BackPomacea bridgesii
(Reeve, 1856)

Synonym (obsolete): Ampullarius australis

 

 

Pomacea bridgesii (Reeve, 1856) and Pomacea diffusa (Blume, 1957) have long been considered to be a single species. Nowadays, they are considered to be distinct species based on mitochondrial DNA analysis. Pomacea bridgesii (Reeve, 1856) is a rather rare species that is known to inhabit a small range: the Rio Grande, Reyes River at Beni (bridges). Pomacea diffusa (Blume, 1957) is much more common and inhabits almost the entire Amazon river system. It's also the latter that is common in the aquarium trade.
Pomacea bridgesii is rather large (65mm shell height and more), while Pomacea diffusa is much smaller, has a much more pronounced spire and a darker shell colour.

Pomacea bridgesi
Pomacea bridgesii from Conchologia Iconica, or Illustrations of the shells of molluscous animals, Reeve, 1856.

Pomacea bridgesi or Pomacea bridgesii?
In the original description of this Pomacea species, Reeve (Conchologica Iconica, X, plate 3. August 1856) appearantly intented to name the snail as "the ampullaria from Bridges" or "Bridges's ampullaria". Because species are given a Latin name, Bridges was seemingly translated to bridgesius prior to conjugation and thus the name became: "Ampullaria diffusa (bridgesii)".

Shell: The shell of this apple snails species has about 5 to 6 whorls. The most obvious characteristic of the shell are the square shoulders (flat at the top of the whorls) and almost 90 sutures. The shell opening (aperture) is large and oval, the umbilicus is large and deep.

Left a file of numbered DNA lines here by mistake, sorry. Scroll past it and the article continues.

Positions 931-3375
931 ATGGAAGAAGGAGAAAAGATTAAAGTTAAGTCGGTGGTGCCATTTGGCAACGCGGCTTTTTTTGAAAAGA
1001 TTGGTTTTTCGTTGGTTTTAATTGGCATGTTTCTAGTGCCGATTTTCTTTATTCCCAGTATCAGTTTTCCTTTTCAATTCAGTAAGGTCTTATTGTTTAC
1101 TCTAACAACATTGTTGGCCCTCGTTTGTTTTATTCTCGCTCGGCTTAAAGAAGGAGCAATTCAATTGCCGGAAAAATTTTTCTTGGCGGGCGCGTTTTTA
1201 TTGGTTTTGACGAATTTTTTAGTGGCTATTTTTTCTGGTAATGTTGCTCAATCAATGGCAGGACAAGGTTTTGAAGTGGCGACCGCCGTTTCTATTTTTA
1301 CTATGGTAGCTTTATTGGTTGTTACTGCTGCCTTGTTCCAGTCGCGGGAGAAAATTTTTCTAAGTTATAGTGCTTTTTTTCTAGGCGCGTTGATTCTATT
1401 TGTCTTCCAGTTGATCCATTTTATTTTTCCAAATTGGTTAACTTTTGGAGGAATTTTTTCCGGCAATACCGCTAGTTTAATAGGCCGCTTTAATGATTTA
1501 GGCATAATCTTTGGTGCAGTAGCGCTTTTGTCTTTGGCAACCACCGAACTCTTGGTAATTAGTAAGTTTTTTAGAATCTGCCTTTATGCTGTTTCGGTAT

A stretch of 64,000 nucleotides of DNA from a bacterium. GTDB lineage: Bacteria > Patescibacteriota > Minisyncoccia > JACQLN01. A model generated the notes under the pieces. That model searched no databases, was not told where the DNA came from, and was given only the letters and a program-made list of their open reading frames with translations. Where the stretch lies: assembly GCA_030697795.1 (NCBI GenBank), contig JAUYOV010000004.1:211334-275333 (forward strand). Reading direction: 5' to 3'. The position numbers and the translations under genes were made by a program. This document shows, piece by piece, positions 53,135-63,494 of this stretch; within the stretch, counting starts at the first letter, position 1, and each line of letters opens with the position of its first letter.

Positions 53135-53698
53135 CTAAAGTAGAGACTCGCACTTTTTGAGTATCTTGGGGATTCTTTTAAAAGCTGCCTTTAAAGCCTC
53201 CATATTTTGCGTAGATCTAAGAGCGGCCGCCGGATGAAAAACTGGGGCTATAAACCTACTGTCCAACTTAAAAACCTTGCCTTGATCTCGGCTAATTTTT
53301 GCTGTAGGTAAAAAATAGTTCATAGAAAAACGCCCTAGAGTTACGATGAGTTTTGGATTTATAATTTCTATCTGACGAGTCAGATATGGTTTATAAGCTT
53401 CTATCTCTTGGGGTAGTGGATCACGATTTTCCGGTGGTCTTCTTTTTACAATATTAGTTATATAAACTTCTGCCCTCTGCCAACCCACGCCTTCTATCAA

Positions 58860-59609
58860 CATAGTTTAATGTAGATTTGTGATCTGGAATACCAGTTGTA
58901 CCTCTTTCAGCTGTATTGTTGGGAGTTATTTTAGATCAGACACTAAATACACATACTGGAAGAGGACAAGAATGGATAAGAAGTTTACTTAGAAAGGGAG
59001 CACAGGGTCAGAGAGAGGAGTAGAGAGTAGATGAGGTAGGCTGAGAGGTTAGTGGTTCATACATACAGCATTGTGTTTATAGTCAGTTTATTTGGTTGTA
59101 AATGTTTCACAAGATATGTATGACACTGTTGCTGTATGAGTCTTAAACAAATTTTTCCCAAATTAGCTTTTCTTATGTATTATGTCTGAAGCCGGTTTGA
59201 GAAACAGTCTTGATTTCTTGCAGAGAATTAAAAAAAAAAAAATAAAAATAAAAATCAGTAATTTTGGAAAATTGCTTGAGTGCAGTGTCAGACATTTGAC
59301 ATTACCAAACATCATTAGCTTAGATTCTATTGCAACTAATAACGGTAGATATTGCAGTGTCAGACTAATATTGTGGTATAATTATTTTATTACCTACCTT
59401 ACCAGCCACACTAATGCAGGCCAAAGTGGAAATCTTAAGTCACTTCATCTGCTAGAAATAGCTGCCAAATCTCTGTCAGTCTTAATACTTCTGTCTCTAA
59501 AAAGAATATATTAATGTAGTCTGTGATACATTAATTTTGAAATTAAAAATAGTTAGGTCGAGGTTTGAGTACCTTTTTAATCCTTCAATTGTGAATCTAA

The size of the shell varies from 50-60 mm wide and 60-70 mm high. The spire is high and sharp, hance the often used name: spike-topped apple snail.
The colour varies from yellow, green to brown, with or without dark spiral bands.

 

3d-models

Interactive 3D-models (Java):
- Pomacea bridgesii shell

Operculum: The operculum is moderately thick and corneous. The structure is concentric with the nucleus near the centre of the shell. The colour of the operculum varies from light to dark brown. The operculum can be retracted in the aperture (shell opening). 
Body: As with the shell, many variations exist: from light yellow (cultivated) to almost black with yellow spots on the mouth.

Eggs: The pale pink to reddish eggs are deposited above the waterline and are closely attached to each other. Their size varies from 2.20 to 3.5 mm (0.5 to 0.9 inch) diameter. An average egg-clutch contains 200 to 600 eggs.

Food: Unknown.
Behaviour: moderately amphibious animal; relatively inactive during the day; can often be found on the bottom where it's searching for food or remains hidden in the mud; most activity during the night.
Distribution:
Only reported at Rio Grande, Reyes River at Beni.
Similar to: Pomacea diffusa and Pomacea scalaris, to which it's probably close related to. In Pomacea scalaris, the shell shoulder is much more angulated, in such extent that it almost carinated. Pomacea scalaris lives more to the south (Argentina and South Brasil). However Reeve (1856) described Bolivia as habitat of Pomacea scalaris as well. Pomacea diffusa (Blume, 1957) is common throughout the Amazon Basin (Brazil, Peru, Bolivia) and is present in the aquarium trade.

 

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